Comyn at war[edit]

With the outbreak of war between England and Scotland, Comyn, his father, and his cousin, John Comyn, Earl of Buchan, crossed the border and attacked Carlisle, defended for King Edward by Robert Bruce, Earl of Carrick, the father of the future king. The Wars of Scottish Independence thus began in a clash between the Bruces and Comyns.[3] Having no siege equipment, the Comyns drew off and subsequently joined the main Scottish host at Haddington, which had been assembled to meet the advance of the English army along the east coast. On 27 April, the Scots were overwhelmed at the Battle of Dunbar, with John being among the many prisoners taken. While his father and cousin retreated north in the company of King John, he was sent south, to be imprisoned in the Tower of London.

John remained in prison for some months; but with the war in Scotland seemingly over he was finally released on condition that he take up service with Edward in Flanders, the main theatre of operations in his war against the French. While there he learned of the rising of William Wallace and Andrew Moray and their victory over the English at the Battle of Stirling Bridge. In March 1298, John was among Scots who deserted the English, finally ending up in Paris, where they appealed for aid to Philip IV of France. The only help they managed to get was a ship back to Scotland, arriving before the summer.[3]

Battle of Falkirk[edit]

Earlier that year William Wallace emerged as Guardian after Moray died at Stirling or shortly after. The main task facing the Guardian was to gather a national army to meet an invasion by Edward, anxious to reverse the victory of Stirling Bridge. For cavalry, by far the weakest element of the Scottish host, Wallace depended on the Comyns and the other noble families. On 22 July Wallace's army was destroyed at the Battle of Falkirk, the light horse being driven off at an early stage by the heavy English cavalry.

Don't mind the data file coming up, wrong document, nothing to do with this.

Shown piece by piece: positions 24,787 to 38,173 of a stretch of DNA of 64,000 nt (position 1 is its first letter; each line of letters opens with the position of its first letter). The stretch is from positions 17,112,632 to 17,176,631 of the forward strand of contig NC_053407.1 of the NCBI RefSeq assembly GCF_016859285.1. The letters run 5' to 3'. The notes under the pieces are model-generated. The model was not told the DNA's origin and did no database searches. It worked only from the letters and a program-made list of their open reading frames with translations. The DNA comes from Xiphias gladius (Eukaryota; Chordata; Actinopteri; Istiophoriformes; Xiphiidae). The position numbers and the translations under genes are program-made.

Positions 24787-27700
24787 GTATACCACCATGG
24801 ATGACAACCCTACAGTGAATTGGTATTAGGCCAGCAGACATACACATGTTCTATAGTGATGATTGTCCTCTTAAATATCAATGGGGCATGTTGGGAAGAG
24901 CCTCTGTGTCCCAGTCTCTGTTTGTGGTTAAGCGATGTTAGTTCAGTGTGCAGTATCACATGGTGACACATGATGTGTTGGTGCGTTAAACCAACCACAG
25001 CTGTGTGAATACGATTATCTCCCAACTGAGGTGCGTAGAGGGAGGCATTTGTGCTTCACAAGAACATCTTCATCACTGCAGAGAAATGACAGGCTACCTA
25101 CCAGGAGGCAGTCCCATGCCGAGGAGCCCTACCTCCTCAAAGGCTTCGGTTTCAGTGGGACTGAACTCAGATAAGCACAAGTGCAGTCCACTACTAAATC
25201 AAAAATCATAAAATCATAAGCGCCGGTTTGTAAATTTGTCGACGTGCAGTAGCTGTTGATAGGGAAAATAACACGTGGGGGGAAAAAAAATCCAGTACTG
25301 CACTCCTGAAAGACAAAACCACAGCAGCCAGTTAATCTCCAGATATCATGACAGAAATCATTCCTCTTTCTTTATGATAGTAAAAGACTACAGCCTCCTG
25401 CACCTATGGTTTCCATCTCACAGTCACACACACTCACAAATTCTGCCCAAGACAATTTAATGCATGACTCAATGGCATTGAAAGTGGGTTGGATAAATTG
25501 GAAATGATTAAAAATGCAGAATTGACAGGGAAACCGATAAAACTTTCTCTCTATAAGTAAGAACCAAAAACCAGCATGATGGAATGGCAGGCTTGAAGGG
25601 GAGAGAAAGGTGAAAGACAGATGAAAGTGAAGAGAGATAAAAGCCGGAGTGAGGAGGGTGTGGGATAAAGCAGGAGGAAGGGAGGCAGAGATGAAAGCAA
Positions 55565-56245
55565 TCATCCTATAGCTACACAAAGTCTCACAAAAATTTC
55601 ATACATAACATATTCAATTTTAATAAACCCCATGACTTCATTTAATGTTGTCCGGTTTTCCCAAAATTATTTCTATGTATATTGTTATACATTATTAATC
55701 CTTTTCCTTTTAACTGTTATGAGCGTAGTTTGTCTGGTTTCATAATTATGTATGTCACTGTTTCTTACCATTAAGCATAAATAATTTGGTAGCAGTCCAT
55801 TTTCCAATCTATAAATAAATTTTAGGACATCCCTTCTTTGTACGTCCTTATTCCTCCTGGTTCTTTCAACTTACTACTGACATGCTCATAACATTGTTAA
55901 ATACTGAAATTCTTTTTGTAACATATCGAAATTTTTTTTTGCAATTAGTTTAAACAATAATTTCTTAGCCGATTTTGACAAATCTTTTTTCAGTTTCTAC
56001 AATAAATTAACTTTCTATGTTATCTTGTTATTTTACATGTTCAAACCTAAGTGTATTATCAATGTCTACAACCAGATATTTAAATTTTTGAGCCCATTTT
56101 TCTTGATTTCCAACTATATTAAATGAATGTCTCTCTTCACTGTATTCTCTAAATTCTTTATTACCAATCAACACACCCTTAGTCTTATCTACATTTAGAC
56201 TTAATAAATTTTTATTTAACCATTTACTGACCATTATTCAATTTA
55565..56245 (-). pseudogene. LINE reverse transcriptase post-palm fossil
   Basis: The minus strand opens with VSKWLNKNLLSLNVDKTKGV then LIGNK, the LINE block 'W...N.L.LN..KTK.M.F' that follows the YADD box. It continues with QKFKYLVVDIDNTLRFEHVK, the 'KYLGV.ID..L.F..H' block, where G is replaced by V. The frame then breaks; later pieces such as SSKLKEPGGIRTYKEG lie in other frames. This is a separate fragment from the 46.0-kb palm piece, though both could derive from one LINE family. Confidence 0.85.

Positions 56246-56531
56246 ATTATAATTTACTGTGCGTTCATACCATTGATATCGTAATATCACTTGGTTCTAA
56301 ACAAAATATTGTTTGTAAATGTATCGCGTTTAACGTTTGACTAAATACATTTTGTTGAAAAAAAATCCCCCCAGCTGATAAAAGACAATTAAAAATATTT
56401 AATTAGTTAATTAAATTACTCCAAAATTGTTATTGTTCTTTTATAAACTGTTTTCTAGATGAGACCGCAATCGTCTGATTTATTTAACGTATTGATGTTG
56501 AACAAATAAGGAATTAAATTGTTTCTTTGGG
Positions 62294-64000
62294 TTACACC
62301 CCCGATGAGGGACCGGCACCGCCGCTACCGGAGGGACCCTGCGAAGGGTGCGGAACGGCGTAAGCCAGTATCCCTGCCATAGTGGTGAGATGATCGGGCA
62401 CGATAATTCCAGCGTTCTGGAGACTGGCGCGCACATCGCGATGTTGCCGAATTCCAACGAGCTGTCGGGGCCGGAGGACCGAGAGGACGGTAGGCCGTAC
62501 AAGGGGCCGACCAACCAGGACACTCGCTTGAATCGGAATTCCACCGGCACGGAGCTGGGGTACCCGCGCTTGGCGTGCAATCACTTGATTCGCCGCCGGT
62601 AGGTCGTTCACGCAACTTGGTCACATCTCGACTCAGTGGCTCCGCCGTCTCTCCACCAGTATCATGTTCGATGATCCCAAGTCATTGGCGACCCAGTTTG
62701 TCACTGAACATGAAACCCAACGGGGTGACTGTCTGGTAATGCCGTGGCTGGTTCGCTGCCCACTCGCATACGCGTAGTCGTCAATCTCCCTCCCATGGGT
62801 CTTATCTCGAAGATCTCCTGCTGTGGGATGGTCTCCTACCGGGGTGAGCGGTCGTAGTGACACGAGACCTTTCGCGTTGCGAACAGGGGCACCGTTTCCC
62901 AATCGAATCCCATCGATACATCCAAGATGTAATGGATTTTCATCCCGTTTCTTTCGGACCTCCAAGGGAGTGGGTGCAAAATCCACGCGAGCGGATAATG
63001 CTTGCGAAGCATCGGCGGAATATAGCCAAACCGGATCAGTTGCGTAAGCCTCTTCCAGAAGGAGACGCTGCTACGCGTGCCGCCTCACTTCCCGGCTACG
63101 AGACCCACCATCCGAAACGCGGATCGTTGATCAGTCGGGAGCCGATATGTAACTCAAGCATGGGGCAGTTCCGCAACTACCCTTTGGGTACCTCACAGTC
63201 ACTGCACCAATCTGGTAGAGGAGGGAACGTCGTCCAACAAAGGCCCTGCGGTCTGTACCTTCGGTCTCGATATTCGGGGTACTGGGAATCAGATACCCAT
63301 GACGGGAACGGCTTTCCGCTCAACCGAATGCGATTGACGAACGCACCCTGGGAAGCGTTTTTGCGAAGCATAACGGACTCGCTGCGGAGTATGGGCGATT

It is possible that John Comyn was present at the battle, though the evidence is far from conclusive. The main Scottish sources, the chronicles of John Fordun and John Barbour, were composed decades after the event, long after the Comyns had been expelled from Scotland, and had a specific agenda, namely to magnify the later King, Robert the Bruce, and diminish John Comyn. According to Fordun, John and his kin hated Wallace and appeared on the battlefield only with premeditated treachery in mind – "For, on account of the ill-will, begotten of the sprig of envy, which the Comyns had conceived towards the aforesaid William, they, with their accomplices, forsook the field, and escaped unhurt." This is set alongside a commendation of Robert the Bruce, who, in Fordun's account, fought on the side of the English and "was the means of bringing about the victory." This is contested as no Bruce appears on the Falkirk roll of nobles present in the English army, and ignoring Blind Harry's 15th claim that Wallace burned Ayr Castle in 1297, two 19th-century antiquarians, Alexander Murison and George Chalmers, stated that Bruce did not participate in the battle and the following month decided to burn Ayr Castle to prevent it being garrisoned by the English. The contemporary English record of the Lanercost Chronicle simply blames the inadequacy of the Scottish cavalry in general. Soon after the defeat, John Comyn and Robert the Bruce were named as joint Guardians of the Realm in place of Wallace.[4]